The Elite (The Selection, #2)The Elite by Kiera Cass

The Elite, written by Kiera Cass and sequel to The Selection, was a book I could not put down.

Although it rather annoyed me at times, I was completely engrossed until I read the last line. In The Elite, America (the protagonist I love) must make her choice. She must choose either Maxon (the prince) or Aspen (her first love), because time is running out.

Only five other girls remain in the competition to win Maxon’s heart and become princess. America knows that Maxon is in love with her, but she continues to ask for more time to learn where her heart lies. Meanwhile, the conflict with the Rebels and the general civil unrest moves to the forefront of the novel’s plot.

The reason I had such a love/hate relationship with this book was due to America’s indecision throughout the novel, because (in my opinion) it was very unlike her true character. America was very emotional. She had good reason to be, but I felt as though she questioned herself in every chapter. The reader thinks she’s made her choice at the beginning, (Maxon vs. Aspen), but it becomes clear that America does not know what she wants.

However, I really enjoyed reading more about Maxon’s relationship with the remaining girls of the competition. I thought it was refreshing to read about America’s jealousy.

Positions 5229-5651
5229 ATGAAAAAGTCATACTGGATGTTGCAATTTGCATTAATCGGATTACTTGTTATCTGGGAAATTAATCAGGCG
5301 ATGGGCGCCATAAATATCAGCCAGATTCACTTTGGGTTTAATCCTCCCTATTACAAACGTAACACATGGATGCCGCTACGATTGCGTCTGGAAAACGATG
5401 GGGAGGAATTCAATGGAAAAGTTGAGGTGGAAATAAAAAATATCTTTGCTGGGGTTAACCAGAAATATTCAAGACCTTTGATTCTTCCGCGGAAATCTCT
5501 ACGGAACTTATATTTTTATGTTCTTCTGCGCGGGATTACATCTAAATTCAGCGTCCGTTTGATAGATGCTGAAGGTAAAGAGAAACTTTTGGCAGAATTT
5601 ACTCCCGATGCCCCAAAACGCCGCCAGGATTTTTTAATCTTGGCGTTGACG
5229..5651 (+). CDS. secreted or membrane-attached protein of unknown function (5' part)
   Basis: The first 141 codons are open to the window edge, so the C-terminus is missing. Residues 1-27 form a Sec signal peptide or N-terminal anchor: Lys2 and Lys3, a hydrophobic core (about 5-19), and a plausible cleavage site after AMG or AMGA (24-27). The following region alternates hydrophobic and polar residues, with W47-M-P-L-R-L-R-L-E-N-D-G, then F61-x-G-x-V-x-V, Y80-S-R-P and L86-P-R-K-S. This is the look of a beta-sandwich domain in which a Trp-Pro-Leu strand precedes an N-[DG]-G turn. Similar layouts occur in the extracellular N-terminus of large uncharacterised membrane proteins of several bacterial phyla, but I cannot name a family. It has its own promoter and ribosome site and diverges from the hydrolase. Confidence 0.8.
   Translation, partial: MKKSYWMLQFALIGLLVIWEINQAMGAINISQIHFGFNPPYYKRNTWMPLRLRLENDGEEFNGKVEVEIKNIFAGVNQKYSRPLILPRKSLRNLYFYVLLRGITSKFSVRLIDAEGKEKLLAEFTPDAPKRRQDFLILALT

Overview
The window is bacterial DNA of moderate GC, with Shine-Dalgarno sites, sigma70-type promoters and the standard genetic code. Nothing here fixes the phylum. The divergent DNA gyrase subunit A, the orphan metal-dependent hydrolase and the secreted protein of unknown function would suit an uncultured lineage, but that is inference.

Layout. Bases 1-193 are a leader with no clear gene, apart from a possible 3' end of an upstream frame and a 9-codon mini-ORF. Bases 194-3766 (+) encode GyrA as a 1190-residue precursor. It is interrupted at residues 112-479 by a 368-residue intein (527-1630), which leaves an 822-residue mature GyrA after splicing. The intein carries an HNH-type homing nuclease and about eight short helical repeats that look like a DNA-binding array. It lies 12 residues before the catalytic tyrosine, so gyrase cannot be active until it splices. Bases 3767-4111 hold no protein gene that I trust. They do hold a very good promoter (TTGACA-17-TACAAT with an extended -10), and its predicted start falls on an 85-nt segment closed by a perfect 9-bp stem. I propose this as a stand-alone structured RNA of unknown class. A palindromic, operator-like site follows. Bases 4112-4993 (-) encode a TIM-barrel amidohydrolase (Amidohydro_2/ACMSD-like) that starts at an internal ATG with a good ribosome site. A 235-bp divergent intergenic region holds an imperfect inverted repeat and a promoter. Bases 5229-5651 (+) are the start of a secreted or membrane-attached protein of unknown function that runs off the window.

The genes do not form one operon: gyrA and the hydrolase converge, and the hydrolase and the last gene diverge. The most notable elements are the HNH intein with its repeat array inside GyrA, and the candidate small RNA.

When I realized I’d have to wait nearly a year for the release of Book 3, I was crushed. It’s going to be a long wait.

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Brooke Reviews: A Game of Thrones by George R. R. Martin

A Game of Thrones (A Song of Ice and Fire, #1)A Game of Thrones by George R.R. Martin

My rating: 4 of 5 stars

I’ll begin by saying I don’t think I’ve ever read a book quite like Game of Thrones. It’s thrilling and intriguing and the plot is intricate.

There are so many characters it’s difficult to keep count. However, each one is unique and memorable.

Game of Thrones is a story about a kingdom which is slowly falling apart. Winter is coming…and it could last for years, bringing not only bitter cold weather but also death. As Eddard Stark, Lord of Winterfell in the north, discovers secrets and scandals surrounding his friend King Robert, everything begins to fall apart. His family is in danger, threatened by the Lannisters, but Lord Stark must serve as the King’s Hand to attempt to keep the peace.

The story is narrated by each of the characters in turn, which keeps the reader on their toes. I flipped ahead just to see if my favorite characters were alright, because just when things got interesting the author would switch perspectives. But let me warn you…George Martin spares his characters nothing. And perhaps that’s why the book is so, so captivating.

The subplots, each somehow connected, moved the story forward. Martin develops each character by giving him/her back-story and personality.

Read the book. Read it, read it, read it.

I’ve got four more books to go…and if this first book is anything to judge the rest of the series by, I just know it’s going to get even better.

– Brooke